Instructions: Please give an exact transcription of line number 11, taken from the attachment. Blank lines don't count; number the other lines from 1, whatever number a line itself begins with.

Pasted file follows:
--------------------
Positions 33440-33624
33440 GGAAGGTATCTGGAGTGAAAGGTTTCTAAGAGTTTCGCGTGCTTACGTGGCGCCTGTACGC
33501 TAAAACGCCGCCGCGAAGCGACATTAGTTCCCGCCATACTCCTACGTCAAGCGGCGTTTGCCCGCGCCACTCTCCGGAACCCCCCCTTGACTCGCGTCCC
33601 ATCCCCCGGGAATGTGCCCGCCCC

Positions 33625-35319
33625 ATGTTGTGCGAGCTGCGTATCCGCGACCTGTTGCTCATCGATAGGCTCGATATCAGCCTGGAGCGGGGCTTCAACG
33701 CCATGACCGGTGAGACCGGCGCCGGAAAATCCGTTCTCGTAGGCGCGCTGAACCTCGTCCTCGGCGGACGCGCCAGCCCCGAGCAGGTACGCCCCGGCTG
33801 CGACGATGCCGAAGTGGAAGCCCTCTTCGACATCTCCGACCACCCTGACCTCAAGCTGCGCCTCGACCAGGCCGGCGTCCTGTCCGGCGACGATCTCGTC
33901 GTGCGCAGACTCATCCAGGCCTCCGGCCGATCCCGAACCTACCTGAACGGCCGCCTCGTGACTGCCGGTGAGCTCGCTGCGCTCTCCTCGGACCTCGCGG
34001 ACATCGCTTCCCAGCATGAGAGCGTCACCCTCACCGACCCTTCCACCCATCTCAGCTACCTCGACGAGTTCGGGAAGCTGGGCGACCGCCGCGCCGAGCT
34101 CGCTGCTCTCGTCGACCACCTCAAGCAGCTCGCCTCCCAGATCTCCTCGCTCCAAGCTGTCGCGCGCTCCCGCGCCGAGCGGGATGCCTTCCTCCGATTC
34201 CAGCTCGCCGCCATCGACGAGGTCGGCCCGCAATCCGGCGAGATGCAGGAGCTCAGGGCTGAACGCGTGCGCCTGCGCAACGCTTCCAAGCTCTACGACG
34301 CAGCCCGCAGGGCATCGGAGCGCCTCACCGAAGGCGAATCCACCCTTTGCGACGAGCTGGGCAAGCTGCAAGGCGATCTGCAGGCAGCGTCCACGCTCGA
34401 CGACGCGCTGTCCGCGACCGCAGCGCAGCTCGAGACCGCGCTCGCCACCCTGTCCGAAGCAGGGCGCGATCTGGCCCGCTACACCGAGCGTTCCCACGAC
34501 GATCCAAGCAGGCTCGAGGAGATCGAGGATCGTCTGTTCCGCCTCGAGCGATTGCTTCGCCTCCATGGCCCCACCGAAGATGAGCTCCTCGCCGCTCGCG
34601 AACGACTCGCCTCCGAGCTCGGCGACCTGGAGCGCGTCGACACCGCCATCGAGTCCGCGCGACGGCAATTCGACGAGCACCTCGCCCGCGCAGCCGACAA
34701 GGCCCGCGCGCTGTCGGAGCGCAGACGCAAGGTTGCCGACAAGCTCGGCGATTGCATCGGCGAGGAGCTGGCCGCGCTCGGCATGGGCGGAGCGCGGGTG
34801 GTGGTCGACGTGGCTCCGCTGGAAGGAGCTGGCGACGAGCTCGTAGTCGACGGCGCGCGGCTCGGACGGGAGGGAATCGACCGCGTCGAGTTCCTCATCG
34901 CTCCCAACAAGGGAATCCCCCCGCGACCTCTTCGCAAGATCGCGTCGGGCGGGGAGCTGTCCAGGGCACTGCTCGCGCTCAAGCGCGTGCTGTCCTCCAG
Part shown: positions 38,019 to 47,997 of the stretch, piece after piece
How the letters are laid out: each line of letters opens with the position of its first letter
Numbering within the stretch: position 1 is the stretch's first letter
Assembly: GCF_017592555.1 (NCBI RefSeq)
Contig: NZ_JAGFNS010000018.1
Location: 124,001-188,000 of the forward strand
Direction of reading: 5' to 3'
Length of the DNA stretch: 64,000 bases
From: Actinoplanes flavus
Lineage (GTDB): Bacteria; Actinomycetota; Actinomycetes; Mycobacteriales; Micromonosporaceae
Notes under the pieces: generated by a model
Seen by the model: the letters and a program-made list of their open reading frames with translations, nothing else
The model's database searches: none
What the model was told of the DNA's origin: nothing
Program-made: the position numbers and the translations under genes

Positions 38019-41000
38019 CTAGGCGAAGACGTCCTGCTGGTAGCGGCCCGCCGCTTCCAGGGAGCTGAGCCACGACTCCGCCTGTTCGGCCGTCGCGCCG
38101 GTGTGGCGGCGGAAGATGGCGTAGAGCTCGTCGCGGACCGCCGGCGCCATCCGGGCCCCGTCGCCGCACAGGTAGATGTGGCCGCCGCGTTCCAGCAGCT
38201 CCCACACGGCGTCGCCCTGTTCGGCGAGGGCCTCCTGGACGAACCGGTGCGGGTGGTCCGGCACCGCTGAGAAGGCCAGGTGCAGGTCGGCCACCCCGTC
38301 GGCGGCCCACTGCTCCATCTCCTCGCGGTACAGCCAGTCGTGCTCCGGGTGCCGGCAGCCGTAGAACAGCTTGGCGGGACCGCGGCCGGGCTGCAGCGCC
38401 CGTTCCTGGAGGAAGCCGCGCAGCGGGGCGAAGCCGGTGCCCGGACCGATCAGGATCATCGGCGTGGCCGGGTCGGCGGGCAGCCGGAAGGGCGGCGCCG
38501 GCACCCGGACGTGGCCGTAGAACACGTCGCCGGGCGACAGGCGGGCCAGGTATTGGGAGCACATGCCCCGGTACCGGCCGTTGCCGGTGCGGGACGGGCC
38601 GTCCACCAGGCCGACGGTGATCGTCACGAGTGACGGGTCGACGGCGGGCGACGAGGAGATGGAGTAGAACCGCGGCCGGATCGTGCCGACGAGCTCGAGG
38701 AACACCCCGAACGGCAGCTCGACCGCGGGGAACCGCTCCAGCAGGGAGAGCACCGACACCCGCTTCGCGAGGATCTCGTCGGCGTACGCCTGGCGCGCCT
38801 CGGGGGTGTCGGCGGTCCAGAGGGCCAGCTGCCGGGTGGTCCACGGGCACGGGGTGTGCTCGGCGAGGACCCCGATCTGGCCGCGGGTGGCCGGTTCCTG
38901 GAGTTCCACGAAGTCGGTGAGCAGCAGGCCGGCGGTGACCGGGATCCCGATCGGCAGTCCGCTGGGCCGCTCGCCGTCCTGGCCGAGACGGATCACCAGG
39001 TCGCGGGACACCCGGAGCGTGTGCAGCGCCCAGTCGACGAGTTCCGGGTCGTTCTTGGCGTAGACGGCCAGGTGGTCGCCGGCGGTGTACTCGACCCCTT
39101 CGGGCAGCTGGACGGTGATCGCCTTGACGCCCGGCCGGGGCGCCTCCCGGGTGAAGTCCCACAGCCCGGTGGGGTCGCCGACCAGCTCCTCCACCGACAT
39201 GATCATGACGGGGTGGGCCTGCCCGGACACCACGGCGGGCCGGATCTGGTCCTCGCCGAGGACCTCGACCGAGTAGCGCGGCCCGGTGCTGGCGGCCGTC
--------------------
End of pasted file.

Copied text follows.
34101 CGCTGCTCTCGTCGACCACCTCAAGCAGCTCGCCTCCCAGATCTCCTCGCTCCAAGCTGTCGCGCGCTCCCGCGCCGAGCGGGATGCCTTCCTCCGATTC